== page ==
Shameless (in a good way) Tribes-alike Midair is finally releasing. It’s hitting version 1.0 and going free-to-play on Steam tomorrow, meaning that blue plate specials are back on the menu again after Tribes: Ascend died, came back to life like a glorious phoenix, and then died again just to rub it in.
Tribes Ascend, a 2012 game which in 2015 made a surprising comeback from the dead, is now dead once more, with developers Hi-Rez today issuing the game’s final patch to a community that’s understandably upset, if also accepting of the game’s fate.
Some are abandoned and then picked up again years later, when everyone had forgotten all about them.
Hi-Rez' free-to-play shooter Tribes: Ascend is doing quite well—it has been downloaded 1.2 million times in its first month, with 110,000 people joining through the game's friend-referral system.
Tribes: Ascend officially launches on April 12, a day when llamas will rain from the sky, filling multiplayer maps with fresh corpses until they're nothing but islands of dead... oh! See what they did there?
If you're not one of the more than 300,000 players that participated in the closed beta test for Tribes: Ascend, your time has come. On February 24 you get to stop reading about what Hi-Rez Studios has done with your beloved Tribes franchise and experience it first-hand.
When Hi-Rez Studios contacted Kotaku about giving away 100 codes good for entry to the Tribes: Ascend beta test, I thought long and hard about the most efficient and fair way to distribute those codes to our readers.
If you're anything like Joel and I, you'd really like to get into next month's closed beta for free-to-play online multiplayer shooter Tribes: Ascend. If camping out in front of Hi-Rez Studios until they let you in isn't an option, you can always drop $30 for the beta-guaranteed VIP preorder package.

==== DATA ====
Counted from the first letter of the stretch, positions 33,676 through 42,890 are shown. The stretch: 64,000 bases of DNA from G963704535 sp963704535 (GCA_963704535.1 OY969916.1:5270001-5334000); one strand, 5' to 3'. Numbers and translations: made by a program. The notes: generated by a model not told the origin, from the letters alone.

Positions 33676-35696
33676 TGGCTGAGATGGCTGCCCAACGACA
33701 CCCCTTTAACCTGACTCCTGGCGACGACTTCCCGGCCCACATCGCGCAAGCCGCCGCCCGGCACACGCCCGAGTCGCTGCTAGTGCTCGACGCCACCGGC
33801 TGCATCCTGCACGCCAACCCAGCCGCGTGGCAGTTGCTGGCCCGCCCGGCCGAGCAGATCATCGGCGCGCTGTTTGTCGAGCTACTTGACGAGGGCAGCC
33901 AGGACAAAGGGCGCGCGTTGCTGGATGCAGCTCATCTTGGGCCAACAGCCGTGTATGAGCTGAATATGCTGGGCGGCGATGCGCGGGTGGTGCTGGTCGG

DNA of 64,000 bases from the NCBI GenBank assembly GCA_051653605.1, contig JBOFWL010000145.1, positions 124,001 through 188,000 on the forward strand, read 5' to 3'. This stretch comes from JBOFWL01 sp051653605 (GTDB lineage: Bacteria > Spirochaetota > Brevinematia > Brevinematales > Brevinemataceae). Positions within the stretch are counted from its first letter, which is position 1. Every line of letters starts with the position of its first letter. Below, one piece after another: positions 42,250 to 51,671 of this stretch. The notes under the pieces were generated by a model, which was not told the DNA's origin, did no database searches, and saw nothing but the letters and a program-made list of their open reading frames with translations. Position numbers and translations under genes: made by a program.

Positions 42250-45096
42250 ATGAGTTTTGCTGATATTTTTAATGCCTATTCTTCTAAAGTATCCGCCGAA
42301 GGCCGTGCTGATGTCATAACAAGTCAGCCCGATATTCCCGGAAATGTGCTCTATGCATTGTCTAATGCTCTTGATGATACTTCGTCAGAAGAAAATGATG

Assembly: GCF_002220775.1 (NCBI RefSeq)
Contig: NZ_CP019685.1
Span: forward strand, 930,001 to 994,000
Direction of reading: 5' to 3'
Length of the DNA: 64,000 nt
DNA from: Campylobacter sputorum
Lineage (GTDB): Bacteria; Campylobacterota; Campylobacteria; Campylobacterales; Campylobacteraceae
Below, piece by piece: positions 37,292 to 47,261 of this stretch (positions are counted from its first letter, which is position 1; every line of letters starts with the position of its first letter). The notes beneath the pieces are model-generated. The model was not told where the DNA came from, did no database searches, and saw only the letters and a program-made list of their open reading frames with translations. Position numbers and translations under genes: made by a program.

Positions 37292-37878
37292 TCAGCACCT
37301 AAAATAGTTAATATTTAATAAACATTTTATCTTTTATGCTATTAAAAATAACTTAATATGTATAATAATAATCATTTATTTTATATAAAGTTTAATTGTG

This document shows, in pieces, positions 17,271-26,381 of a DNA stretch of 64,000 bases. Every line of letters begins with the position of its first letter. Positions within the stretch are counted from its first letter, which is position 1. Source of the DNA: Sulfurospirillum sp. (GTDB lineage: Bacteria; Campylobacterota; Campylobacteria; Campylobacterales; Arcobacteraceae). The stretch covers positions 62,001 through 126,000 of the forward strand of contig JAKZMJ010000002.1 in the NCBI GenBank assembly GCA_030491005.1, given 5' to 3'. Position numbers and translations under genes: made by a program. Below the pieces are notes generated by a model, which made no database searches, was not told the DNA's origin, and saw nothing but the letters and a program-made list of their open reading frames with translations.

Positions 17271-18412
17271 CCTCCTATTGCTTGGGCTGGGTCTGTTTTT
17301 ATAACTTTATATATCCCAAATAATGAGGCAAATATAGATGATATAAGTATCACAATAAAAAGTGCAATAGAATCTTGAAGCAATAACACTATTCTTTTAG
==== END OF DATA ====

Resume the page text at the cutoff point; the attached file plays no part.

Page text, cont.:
I have played Tribes: Ascend. If that statement doesn't make you jealous, provoke salivating, or awaken tense memories of last-minute flag captures that you can physically feel in your shoulders and mousing hand, this probably isn't going to be the article for you.
Direct from QuakeCon 2011, here's twenty minutes of Tribes: Ascend in action, filmed during a demonstrations of Hi-Rez Studios' revitalization of the beloved franchise. Makes me want to play it all over again.
I first played Starsiege: Tribes at the 1998 E3 Expo in Atlanta, Georgia. A relative newcomer to the multiplayer first-person shooter, I fondly recall ignoring whatever objective our team was supplied with, instead spending my time whooshing about the map with my jetpack, giggling to myself.
The next Tribes game, Hi-Rez Studios' Tribes Ascend, will be free. It's the loadouts in this online PC shooter that will cost you.
Hi-Rez Studios continues to tease Tribes fans with concept art from its upcoming online multiplayer sequel Tribes: Ascend. Here's a look at the heavy-class armor Diamond Sword and Blood Eagle troops will be sporting once the game drops.
Then perhaps you'll find the game Orion: Prelude of interest. It combines Tribes and Counter-Strike influence with a feature few sci-fi shooters are brave enough to include: Tyrannosaurus rex. Perhaps you'll be interested enough to fund it.
Hi-Rez Studios, the team behind PC MMO Global Agenda, has bought the rights to the Tribes franchise. And, not screwing around with it, has promptly revealed that a new Tribes game is in development.
Red 5 Studios, the developer founded by former World of Warcraft team lead Mark Kern, finally unveiled its long-in-the-making online shooter, Firefall today. The free-to-play futuristic action game also has a futuristic release date.
Sure, Final Fantasy XIV only has five races that are renamed versions of the races from Final Fantasy XI, but with two tribes each, that's like ten races total! Let's take a look at them, shall we?
Turn those frowns upside down, Tribes 2 fans. While the game may be officially six feet under, a group of dedicated fans have brought Tribes 2 back to life, online multiplayer and all.
Continuing EA's slow screenshot walkthrough of the stages of evolution in Will Wright's Spore, we now take a look at the Tribal Stage. In this stage the game slips even deeper into RTS waters, with you controlling a herd of whatever it was you ended up with after the Creature Phase of evolution. Your creatures hunt,…
InstantAction.com draws closer and closer to the wide release of the Tribes-channeling Fallen Empire: Legions, a first-person shooter with jet packs for the innovative web-based gaming community. It's not a bad little game, if a bit simplistic in its current form. The only thing missing from it right now are large…